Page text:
Tuesday 19 June 2012

Milan keeps it real for the Giro

Being in Milan is handy for seeing some of the cycle races. Earlier this year I went to Piazza Castello to see the start of the Milan-San Remo. Later this year I plan to see the Tour of Lombardy, which will start in nearby Bergamo.

At the end of May I was lucky enough to go and see the queen of Italian cycling events, the final stage of the Giro d'Italia. I would have liked to have seen a few of the other nearby stages as well, like the team time trial in Verona, or the mountain stage to Lecco. But like with alot of things, life got in the way so it wasn't possible.
So, I just had to settle for an afternoon around Piazza Castello and Piazza del Duomo!

Last year I saw the final stage of the Tour de France, so was interested to compare the atmosphere of the final stage of these two grand tours.

What struck me about the Giro, and very similarly with the Milan-San Remo was how easy it was to get near the action. There was a cordoned off section for the press and VIPs - though that was mainly to get clear photographic viewing points, or easier access to Prosecco's and aperitivos.
The time trial started at Piazza Castello and went around the Parco Sempione before doing a circuit of Milan and returning to Piazza del Duomo.
Even on the early section of the route it was easy to get a clear view of the rider as there was a lot of space to see what was happening. I saw the mighty Geraint Thomas of Sky power round the corner, but my photographic skills were only good enough for me to snap his back wheel as he sailed away through the trees!

The start gantry area was a little bit more crowded, but again there was a clear view of riders. Also, as it was a time trial the various riders warmed up on turbo trainers next to their team buses and all these areas were open season to the public. I got a good view of Michele Scarponi warming up.
You could even accompany a rider right up to the green room as he rode along to the start. At one point a huge crowd ran alongside a rider. I didn't know who it was, until I realised Ivan Basso had just brushed past me!
Once these guys are at the green room you see them all sitting, waiting their turn to start racing. In some cases the sense of nervousness and tension was palpable - even when standing 10feet away. You didn't need to be a fly on the wall to sense the atmoshphere between Ryder Hesjedal and Joaquim Rodriguez before their rides!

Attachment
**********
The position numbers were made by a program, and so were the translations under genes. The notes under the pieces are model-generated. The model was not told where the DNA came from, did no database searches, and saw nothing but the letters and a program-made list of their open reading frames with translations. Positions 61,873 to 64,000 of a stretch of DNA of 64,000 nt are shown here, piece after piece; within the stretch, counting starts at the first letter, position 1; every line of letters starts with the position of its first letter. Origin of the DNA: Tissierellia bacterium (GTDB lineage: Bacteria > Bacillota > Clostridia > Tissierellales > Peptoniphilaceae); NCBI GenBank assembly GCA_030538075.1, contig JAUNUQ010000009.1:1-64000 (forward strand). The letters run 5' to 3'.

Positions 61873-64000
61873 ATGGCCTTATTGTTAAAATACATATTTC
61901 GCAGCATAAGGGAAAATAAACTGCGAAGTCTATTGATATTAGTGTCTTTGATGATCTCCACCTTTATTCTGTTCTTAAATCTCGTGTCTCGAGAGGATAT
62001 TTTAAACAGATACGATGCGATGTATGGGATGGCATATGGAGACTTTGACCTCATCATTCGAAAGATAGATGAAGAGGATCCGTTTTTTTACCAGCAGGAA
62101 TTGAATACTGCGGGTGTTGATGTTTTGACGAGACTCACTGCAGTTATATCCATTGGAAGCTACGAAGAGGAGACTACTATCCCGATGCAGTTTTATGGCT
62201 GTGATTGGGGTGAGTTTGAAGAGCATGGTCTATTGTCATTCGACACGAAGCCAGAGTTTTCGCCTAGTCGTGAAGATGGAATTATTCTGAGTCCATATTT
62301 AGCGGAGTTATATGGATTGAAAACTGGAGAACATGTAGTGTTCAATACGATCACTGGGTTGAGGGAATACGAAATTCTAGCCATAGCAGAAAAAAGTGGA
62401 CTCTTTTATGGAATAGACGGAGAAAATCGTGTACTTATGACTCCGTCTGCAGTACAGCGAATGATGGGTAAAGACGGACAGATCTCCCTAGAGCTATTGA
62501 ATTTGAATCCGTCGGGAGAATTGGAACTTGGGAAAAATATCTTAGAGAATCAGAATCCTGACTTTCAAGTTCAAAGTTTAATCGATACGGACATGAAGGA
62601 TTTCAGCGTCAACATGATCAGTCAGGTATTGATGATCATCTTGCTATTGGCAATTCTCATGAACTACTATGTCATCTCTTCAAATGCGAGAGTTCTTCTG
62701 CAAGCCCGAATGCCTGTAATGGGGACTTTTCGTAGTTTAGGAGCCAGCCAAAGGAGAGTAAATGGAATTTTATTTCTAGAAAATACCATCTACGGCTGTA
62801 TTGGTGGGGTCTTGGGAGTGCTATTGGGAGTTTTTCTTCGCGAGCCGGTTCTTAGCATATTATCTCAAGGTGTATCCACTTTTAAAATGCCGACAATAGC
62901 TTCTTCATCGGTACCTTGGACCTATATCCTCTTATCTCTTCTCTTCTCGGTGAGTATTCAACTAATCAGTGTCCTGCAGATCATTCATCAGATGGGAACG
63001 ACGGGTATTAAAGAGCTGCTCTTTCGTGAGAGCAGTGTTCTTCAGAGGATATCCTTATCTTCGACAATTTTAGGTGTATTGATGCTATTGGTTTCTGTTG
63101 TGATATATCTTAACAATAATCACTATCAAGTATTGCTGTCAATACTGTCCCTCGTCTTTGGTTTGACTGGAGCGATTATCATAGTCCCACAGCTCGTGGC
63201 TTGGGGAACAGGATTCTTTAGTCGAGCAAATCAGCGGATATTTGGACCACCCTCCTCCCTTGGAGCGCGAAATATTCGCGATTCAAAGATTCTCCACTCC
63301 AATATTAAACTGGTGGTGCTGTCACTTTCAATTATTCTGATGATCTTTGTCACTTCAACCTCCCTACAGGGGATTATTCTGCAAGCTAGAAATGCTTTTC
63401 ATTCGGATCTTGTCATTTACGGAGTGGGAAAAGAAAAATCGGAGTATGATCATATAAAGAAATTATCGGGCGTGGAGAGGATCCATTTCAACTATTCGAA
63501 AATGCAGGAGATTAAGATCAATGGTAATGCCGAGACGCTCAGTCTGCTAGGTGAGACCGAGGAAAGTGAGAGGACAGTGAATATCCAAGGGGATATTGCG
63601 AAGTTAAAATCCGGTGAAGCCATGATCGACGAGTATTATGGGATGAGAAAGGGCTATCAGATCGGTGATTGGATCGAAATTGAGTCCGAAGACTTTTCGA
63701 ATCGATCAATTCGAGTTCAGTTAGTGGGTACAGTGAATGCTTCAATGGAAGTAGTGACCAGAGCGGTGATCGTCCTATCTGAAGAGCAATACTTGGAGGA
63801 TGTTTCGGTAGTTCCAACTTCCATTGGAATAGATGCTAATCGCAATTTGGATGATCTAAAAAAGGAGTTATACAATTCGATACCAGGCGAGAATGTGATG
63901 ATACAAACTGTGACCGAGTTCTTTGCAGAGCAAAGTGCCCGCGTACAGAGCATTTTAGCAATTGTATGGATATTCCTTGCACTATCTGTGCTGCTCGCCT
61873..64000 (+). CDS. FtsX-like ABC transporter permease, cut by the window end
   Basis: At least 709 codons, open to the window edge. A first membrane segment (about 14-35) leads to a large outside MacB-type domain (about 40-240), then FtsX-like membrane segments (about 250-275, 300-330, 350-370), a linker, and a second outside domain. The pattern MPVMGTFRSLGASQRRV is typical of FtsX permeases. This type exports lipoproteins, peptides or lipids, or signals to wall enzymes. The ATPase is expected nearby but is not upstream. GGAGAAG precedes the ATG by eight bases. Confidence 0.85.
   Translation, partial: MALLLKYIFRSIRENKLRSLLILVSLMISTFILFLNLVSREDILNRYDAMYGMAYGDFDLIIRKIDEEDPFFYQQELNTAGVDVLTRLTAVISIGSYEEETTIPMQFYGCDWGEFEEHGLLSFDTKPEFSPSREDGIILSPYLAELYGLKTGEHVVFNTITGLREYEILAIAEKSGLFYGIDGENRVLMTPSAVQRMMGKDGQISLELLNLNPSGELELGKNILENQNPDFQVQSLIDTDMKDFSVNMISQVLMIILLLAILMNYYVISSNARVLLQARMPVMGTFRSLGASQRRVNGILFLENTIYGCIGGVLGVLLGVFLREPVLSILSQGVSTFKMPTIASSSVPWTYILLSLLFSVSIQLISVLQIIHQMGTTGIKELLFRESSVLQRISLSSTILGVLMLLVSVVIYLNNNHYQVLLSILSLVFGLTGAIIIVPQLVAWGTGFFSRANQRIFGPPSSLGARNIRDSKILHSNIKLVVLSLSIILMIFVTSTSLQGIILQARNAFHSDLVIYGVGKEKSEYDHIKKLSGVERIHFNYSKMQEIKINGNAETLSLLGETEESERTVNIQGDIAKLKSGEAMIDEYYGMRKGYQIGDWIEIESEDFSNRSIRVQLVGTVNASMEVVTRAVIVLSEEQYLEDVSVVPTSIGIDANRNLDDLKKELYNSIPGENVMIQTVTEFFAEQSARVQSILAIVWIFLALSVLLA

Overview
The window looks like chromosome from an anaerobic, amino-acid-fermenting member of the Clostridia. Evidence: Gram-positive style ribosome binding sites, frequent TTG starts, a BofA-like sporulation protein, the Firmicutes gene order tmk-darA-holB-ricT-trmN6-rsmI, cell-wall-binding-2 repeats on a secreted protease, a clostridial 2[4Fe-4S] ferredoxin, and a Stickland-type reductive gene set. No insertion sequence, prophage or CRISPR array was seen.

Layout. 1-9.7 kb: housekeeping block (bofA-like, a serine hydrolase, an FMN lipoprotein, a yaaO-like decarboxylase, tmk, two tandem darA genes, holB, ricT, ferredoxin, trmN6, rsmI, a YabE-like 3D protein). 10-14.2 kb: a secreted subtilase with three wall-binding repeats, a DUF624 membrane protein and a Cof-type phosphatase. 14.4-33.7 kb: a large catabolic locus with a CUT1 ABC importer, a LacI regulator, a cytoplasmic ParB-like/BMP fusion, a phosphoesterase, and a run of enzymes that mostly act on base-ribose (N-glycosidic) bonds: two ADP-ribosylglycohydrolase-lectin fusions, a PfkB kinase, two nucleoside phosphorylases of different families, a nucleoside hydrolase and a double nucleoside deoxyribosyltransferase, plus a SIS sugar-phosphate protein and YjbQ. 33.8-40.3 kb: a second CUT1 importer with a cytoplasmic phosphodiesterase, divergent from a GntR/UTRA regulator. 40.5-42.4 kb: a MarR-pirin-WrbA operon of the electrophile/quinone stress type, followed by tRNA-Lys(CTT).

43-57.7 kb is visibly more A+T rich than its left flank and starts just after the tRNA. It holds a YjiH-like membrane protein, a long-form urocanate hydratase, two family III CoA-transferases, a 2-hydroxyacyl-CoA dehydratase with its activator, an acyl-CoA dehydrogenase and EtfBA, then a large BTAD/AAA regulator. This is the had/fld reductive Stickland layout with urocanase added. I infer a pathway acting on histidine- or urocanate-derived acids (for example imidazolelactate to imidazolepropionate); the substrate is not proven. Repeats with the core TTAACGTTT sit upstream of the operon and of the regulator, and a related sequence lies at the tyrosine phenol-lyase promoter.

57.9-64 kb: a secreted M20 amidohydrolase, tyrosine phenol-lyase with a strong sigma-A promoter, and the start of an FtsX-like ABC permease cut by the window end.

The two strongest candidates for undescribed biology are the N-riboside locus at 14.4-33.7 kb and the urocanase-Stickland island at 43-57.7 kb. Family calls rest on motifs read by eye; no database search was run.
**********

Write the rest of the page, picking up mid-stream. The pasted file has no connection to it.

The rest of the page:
It was interesting to wander around the different team buses and see the gear that these professional teams come with to such events. The mechanic's van would be like paradise to the gadget geeks! I also noticed the various suitcases of the riders. It looked as though many of them would be leaving Milan right after the presentation ceremony. It was a clear message to say - "I'll get this ride done and then I'm out of here as soon as...!"
Well, why wouldn't you? If you've been away from your family for the best part of 3 weeks getting a sore bum riding round some of the toughest roads in Italy, it's quite normal to want to get home and relax at your earliest convenience!

Anyway, the whole thing was set up in such a way that the public could mill around, mixing with riders taking photos of them - sometimes even with them. There were expo stands of different bike related items, and other side shows, including an urban DJ sound system. Piazza del Duomo lends itself very well to the presentation as the square is big enough to accommodate everyone. There was exciting commentary both in Italian and in English (care of London's finest, Anthony MacCrossan), a big screen alongside the actual presentation stage so that everyone got to see the action.

On balance, I would say I preferred my day out at the final day of the Giro, over my final day at the Tour de France. Granted, the Tour also makes for a great day out, but the Giro certainly has a more relaxed, human feel about it and you feel closer to the action.

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